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by Stefan Braidwood
9 May, 2004@12:00 am
0 comments

Compilation/mix cd – no rating given.

     Although Jurassic 5 have been a staple of the West Coast scene for over a decade, touring incessantly, and Cut Chemist ”rode the fader” into mix collaborations like the acclaimed Brainfreeze, the group’s co-producer, DJ Nu-Mark, has been more of a recluse. He’s obviously been busy though, as this fine and funky selection of tracks not only showcases his seamless mixing, but also four of his own productions, and two upcoming projects.

    The first half of the disc slides through a tasty assortment of funk 45s into a trio of DJ Premier beats and a Beatnuts skit before giving way to the instrumental “Melody”, a headnodder with so much delay that its practically dancefloor dub. This is followed by the lead single from Charli 2na’s forthcoming, Nu-Mark-produced solo LP, “Coming Through” , which is what you might expect if you haven’t heard it by now: a typically lean but punchy track with a chanted chorus, Chali’s machete-sharp delivery making up for the lacking J5 members.

    Following on from Chali’s lead, the following eight MC cuts range from Vitamin D’s comedy sample-based “No Good” and RJD2′s lush contribution to the Viktor Vaughn project, “Saliva”, to a selection of crews from Germany, France, Australia and Scotland. Some of the accents and slang are as funny as the subject matter (“68 And I Owe You One” stressing how much the Scottish MC dislikes doing, er, sexual favours for women), and the beats are strong if not great (especially the DJ Paul Nice-esque “A Good Thing” and the RZA-ish strings of  “Samurai”). However, in time the novelty of these cuts would probably wear off and leave them irritating for an English-only speaker. Case in point is Nu-Mark’s second collaboration of the album, with Key Kool: I’m all for international hip-hop, but a J5 cut in American-accented Japanese I can live without (and yes, Key chants the chorus).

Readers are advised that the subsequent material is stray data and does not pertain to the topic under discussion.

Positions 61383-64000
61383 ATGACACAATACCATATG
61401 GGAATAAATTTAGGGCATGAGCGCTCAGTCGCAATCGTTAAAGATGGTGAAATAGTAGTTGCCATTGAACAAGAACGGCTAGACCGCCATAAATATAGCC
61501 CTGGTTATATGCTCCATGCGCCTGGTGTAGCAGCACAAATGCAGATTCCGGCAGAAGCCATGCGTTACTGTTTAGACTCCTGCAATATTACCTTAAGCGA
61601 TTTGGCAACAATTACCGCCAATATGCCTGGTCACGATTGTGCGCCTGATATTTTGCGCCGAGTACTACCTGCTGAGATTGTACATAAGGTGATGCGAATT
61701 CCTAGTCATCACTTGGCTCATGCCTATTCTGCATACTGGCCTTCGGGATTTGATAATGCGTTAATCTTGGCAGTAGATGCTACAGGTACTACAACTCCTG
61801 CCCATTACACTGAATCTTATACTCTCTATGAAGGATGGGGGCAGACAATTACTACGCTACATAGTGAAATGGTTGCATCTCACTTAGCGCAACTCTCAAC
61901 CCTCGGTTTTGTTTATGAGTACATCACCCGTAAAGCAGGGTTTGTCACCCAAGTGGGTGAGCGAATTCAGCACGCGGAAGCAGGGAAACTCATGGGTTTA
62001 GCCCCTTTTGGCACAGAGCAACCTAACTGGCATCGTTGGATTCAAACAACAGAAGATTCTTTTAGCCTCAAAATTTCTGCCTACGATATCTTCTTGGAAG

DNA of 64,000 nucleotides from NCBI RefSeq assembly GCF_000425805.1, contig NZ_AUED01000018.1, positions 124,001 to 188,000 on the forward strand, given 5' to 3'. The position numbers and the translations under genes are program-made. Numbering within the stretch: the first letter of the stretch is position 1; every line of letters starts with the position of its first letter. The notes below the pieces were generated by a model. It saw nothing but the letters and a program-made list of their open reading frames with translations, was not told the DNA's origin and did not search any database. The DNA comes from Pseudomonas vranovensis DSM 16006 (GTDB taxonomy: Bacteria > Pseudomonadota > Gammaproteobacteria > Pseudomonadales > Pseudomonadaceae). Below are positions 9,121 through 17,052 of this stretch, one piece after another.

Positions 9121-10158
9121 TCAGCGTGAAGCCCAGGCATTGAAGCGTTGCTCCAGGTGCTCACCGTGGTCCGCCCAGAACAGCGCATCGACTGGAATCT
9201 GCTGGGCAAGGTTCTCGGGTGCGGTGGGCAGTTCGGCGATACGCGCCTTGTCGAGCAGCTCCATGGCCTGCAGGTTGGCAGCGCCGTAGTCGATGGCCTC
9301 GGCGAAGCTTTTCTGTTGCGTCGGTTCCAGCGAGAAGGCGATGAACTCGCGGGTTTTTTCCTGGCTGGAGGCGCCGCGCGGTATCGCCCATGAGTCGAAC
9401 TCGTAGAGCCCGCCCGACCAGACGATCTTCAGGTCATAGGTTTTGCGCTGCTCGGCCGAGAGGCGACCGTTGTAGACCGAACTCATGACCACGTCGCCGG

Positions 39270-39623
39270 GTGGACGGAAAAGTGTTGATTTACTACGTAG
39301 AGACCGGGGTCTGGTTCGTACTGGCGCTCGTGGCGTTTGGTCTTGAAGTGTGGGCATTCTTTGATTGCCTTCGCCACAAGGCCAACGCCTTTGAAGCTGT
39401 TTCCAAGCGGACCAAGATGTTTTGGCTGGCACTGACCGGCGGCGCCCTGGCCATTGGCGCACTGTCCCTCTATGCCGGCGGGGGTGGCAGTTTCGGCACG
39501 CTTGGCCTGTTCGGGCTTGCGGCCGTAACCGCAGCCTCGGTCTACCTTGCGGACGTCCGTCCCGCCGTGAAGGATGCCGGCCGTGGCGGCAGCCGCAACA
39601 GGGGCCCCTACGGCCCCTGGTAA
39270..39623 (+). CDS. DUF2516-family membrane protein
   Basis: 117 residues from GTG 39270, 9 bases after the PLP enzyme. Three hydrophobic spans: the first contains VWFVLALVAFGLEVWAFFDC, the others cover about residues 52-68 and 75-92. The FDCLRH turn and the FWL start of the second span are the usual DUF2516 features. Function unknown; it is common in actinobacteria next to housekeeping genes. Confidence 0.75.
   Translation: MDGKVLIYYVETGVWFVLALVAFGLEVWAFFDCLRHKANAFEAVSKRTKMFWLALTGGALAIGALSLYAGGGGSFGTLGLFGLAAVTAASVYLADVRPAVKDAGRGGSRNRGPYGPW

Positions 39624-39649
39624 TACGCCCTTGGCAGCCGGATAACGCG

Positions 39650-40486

After a short instrumental gap the mix is closed out with the last, and potentially hottest, collaboration: “Brand Nu Live”, with J-Live himself. The result is like one of the many cooled out, understated tracks from All Of the Above - good but underwhelming. Perhaps that best sums up this quality mix from a quality DJ; an enjoyable and varied old-school vibe that’s neither boring nor amazing. It would provide a funky soundtrack for the summer evenings to come, but don’t expect Hands On to drop your jaw.

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